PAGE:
Coal fired power station in Queensland to be converted to ‘clean energy park’

Owners of an 180MW coal fired power station in Northern Queensland are looking to convert the ageing facility into a ‘clean energy park’. Using a combination of solar PV, thermal installation and a gas fired booster, the redevelopment will deliver a base load of 50MW, details of the redevelopment were revealed by Ratch Australia, the plants owner, and confirms a 20MW solar array will be installed as part of the project after previous speculation about the exact make-up of the clean energy site.

The transformation of the coal fired plant into a clean energy plant marks an important step for commercial solar developments in the sunshine state, however, the new plan for the site falls far short of the original 150MW solar thermal project developed as part of the now defunct Solar Flagships program. The funds allocated to the Solar Flagship program have been transferred to the Australian Renewable Energy Agency. Under the agency’s ‘Emerging Renewables Program’ Ratch Australia has been awarded $2.5 million in the form of a research grant, they will be investigating the extent to which ageing coal-fired turbines could be re-purposed as solar hybrid plants.

Collinsville

Excavators at the Collinsville plant

Ratch has set aside two separate areas for the solar PV and solar thermal components of the project, both of which take advantage of existing grid connections at the site. During the pre-feasibility study, which was was completed a year ago, the cost of solar PV and solar thermal was about the same, but due to various factors operating within the photovoltaics industry, the cost of solar PV has fallen dramatically, currently sitting around $120-$150 per MW. The solar thermal component of the project is significantly more expensive, but it is hoped to bring the development in at under $200 per MW.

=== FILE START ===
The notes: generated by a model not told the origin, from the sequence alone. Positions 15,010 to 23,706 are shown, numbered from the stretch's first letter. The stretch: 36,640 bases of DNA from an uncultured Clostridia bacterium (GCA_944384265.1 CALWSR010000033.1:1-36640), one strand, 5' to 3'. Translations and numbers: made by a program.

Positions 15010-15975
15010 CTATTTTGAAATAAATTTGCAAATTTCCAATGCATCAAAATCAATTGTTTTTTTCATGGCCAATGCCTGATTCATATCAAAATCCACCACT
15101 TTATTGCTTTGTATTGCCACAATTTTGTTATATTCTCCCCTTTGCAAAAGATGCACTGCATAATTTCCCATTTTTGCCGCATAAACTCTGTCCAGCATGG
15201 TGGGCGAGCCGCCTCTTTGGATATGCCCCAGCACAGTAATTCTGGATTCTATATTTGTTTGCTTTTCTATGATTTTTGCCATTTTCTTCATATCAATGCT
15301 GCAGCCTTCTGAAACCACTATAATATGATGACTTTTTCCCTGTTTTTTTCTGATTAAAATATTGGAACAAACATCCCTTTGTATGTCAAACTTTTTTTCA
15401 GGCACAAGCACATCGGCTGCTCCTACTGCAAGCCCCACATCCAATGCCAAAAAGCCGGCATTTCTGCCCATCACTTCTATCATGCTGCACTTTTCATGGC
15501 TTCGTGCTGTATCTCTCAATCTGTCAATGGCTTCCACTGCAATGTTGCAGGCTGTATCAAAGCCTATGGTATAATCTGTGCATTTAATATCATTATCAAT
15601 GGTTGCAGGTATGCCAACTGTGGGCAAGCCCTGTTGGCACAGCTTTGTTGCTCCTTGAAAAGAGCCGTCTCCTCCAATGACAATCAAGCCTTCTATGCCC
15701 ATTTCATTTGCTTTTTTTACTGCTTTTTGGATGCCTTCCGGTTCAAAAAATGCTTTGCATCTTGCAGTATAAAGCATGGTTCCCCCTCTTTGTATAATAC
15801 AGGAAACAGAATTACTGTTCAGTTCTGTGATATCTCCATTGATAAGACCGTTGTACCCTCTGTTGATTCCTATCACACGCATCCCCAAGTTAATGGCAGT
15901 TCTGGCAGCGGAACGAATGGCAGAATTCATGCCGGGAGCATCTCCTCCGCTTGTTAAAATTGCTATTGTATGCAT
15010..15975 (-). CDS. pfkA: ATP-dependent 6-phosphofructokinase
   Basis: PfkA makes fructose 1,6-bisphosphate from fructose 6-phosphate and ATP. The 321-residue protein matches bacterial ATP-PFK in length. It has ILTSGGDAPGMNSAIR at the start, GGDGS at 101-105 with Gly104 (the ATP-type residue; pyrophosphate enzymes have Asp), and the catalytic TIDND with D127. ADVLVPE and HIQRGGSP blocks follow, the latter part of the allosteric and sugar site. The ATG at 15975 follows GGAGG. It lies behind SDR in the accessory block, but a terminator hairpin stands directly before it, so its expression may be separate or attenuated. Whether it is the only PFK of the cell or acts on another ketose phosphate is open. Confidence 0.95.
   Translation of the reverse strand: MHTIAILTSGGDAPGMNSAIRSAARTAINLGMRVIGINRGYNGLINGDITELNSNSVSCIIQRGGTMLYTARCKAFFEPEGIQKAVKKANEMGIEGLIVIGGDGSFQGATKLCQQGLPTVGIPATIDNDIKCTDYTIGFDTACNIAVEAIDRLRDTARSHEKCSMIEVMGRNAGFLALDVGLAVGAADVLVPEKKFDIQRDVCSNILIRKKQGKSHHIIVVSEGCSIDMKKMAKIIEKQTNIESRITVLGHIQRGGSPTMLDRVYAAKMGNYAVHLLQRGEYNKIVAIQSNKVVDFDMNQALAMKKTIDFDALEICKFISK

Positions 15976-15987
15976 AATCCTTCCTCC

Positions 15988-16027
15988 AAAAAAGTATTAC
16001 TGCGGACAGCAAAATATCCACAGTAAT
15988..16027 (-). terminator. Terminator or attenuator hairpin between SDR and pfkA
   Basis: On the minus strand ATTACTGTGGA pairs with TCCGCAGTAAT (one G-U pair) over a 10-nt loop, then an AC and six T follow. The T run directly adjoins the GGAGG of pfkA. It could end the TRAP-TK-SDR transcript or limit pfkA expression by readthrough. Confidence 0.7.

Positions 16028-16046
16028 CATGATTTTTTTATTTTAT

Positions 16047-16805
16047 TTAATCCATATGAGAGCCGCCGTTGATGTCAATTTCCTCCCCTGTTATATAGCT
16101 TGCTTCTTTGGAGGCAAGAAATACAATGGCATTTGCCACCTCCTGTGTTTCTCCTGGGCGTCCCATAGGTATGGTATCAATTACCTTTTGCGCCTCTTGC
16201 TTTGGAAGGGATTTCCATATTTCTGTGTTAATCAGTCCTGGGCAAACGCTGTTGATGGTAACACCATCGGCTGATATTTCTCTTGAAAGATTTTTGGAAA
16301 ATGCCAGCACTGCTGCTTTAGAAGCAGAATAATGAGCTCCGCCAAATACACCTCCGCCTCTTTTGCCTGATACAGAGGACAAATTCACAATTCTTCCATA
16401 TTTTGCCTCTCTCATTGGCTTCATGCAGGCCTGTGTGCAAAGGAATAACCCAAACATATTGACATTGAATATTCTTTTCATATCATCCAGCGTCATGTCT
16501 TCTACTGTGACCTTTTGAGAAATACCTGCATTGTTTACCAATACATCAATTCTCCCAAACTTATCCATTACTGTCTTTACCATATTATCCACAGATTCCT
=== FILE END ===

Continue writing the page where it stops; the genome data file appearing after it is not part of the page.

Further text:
The solar thermal hybrid project is estimated to take nearly 2 years, with completion of the project expected in February 2015, while the solar PV array will be installed and operated separately until this time. When Announcing the grant, Federal Resources and Energy Minister, Martin Ferguson, highlighted the benefits of the research in deploying concentrated solar thermal in Australia.

“Such information will include the overall technical feasibility of converting thermal coal fired power stations to solar thermal plants, its costs, the solar yield, network connection and other issues”

Ferguson also announced funding for other solar research projects. Ipsos Social Research Institute will receive $153,388 to investigate the social licence to operate for utility-scale solar installations, including levels of community awareness and attitudes towards large-scale solar installations. The Monica Oliphant Research Institute with receive funding to model community-owned solar projects. Those residential home owners in multiple property buildings, frustrated at the difficult of getting solar projects past building management committees, will be interested in the finding of the research. Outcomes will include information on how renters, low income earners, or those who live in houses that aren’t suitable for solar photovoltaic panels can be involved in renewable energy projects..

Lastly the Australian Solar Thermal Energy Association will receive funding to work with the National Renewable Energy Laboratory. The study investigate how the System Advisor Model (SAM) for Australian Concentrating Solar Power (CSP) stakeholders 
can modify its model to suit the project economics of Australian market conditions.

 © 2013 Solar Choice Pty Ltd

Rebecca Boyle

Rebecca is a sustainable development and marketing graduate, with a background in community engagement and research. She has a particular interest in sustainable resource use.
Rebecca Boyle